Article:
Mueller Weiss syndrome refers to a spontaneous adult onset osteonecrosis of the tarsal navicular. This syndrome is multifactorial and related to chronic loading on a suboptimally ossified navicular bone which is susceptible to central osteonecrosis due to its centripetal blood supply. It is dist...
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Cervical degenerative spondylosis (grading)

Cervical degenerative disease can be graded using a very old but reliable classification given by Kellgren et al. It is based on findings on a lateral cervical spine radiograph although it can also be applied to MRI evaluation of spine. The key parameters are osteophyte formation, intervertebra...
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Anterior cruciate ligament tear

Anterior cruciate ligament (ACL) tears are the most common knee ligament injury encountered in radiology and orthopaedic practice. Pathology The ACL is the most commonly disrupted ligament of the knee, especially in athletes who participate in sports that involve rapid starting, stopping, and ...
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Focal periphyseal oedema zone

Focal periphyseal oedema zones, also known as FOPE zones, are regions of bone marrow oedema seen on MRI that are principally located at the physes about the knee. They are thought to represent potentially painful manifestations of physiologic physeal fusion 1. Epidemiology FOPE zones are seen ...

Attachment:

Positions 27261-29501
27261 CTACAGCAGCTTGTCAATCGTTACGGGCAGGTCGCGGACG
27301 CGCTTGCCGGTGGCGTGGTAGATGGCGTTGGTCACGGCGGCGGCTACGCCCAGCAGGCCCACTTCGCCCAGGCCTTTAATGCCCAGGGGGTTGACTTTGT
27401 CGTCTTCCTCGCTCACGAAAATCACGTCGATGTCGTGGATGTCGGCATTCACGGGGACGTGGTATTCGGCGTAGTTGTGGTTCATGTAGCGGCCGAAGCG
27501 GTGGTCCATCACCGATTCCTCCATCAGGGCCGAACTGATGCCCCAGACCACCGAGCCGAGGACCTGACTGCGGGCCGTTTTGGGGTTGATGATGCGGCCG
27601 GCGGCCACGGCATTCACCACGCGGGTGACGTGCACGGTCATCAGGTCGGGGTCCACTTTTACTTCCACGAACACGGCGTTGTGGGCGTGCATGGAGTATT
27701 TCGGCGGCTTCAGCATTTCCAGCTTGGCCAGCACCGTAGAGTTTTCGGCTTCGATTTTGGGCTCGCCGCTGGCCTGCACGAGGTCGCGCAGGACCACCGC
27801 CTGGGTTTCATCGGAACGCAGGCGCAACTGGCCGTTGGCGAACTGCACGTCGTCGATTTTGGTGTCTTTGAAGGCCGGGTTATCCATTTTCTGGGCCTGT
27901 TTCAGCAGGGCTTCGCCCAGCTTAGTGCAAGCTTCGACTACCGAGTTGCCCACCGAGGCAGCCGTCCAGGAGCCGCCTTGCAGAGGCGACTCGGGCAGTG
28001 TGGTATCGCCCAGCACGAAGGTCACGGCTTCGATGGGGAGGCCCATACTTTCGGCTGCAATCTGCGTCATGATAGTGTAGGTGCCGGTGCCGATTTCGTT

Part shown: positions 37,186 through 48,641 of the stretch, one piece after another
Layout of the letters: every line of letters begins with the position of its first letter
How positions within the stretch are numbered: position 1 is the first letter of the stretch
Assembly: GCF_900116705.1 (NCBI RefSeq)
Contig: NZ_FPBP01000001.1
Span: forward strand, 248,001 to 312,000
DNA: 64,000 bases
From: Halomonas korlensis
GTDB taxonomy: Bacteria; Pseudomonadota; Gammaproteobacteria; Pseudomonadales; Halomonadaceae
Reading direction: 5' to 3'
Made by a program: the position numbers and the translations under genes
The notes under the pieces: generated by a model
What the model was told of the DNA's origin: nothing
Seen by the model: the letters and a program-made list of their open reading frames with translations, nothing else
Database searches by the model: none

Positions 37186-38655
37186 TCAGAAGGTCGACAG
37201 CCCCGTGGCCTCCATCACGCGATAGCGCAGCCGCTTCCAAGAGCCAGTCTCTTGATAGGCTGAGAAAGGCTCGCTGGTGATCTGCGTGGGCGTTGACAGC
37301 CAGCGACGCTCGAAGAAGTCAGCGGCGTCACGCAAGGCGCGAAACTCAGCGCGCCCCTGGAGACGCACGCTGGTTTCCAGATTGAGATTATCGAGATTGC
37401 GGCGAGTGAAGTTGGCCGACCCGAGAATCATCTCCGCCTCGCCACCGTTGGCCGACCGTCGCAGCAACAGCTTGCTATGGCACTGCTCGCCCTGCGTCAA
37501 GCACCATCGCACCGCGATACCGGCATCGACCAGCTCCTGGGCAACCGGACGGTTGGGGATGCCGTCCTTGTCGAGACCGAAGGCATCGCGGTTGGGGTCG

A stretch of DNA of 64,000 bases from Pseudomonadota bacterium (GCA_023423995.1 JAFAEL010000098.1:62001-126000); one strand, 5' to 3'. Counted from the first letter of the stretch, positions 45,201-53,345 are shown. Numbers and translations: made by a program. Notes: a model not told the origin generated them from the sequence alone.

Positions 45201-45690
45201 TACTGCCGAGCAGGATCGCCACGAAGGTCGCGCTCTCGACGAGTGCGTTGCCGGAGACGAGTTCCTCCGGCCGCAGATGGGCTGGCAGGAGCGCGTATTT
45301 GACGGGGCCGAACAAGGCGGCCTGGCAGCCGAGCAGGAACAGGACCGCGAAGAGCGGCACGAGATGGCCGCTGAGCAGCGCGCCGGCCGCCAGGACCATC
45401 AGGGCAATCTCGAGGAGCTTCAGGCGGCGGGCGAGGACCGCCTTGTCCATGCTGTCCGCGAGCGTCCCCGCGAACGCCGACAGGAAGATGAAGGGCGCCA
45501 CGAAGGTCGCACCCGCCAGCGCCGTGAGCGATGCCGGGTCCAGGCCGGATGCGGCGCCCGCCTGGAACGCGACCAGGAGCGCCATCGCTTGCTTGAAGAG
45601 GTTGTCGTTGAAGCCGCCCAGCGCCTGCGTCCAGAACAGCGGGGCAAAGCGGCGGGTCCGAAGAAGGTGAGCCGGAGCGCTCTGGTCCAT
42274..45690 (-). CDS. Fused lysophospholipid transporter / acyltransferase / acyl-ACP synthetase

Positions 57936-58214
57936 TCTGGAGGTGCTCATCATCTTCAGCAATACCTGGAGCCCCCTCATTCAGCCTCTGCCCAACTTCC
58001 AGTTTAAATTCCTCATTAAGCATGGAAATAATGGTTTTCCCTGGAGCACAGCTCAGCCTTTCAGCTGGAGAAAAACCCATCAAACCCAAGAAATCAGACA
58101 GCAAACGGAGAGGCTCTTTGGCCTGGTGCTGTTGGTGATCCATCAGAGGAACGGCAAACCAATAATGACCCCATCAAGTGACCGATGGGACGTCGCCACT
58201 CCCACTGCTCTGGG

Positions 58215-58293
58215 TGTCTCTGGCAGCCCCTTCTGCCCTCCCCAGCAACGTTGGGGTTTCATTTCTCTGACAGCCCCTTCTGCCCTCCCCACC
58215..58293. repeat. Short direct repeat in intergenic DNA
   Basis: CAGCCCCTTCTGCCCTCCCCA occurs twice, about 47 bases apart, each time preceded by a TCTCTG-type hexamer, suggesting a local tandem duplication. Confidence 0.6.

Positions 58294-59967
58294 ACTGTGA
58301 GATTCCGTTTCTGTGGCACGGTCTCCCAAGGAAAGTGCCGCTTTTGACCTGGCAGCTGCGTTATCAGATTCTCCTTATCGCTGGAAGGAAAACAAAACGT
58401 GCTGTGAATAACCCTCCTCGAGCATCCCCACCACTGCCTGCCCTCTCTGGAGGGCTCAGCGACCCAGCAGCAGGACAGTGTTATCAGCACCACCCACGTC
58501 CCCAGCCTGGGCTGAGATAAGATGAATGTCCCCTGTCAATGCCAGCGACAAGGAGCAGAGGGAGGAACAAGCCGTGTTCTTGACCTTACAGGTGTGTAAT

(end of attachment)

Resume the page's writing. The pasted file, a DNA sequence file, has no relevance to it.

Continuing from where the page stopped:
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Langerhans cell histiocytosis

Langerhans cell histiocytosis (LCH) is a rare multi-system disease with a wide and heterogeneous clinical spectrum and variable extent of involvement.  Terminology Langerhans cell histiocytosis was previously known as histiocytosis X. The newer term is preferred as it's more descriptive of its...
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Lipomatosis

Lipomatosis is a condition where there is diffuse excessive fat deposition within the body. This can especially affect certain regions. neck and upper region of trunk Madelung disease mediastinal lipomatosis heart lipomatous hypertrophy of the interatrial septum lipomatous metaplasia of th...
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Arcuate sign (knee)

The arcuate sign is often a subtle but important finding on knee x-rays and represents an avulsion fracture of the proximal fibula at the site of insertion of the arcuate ligament complex, and is usually associated with cruciate ligament injury (~90% of cases) 2. The fracture fragment is attache...
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Bone age assessment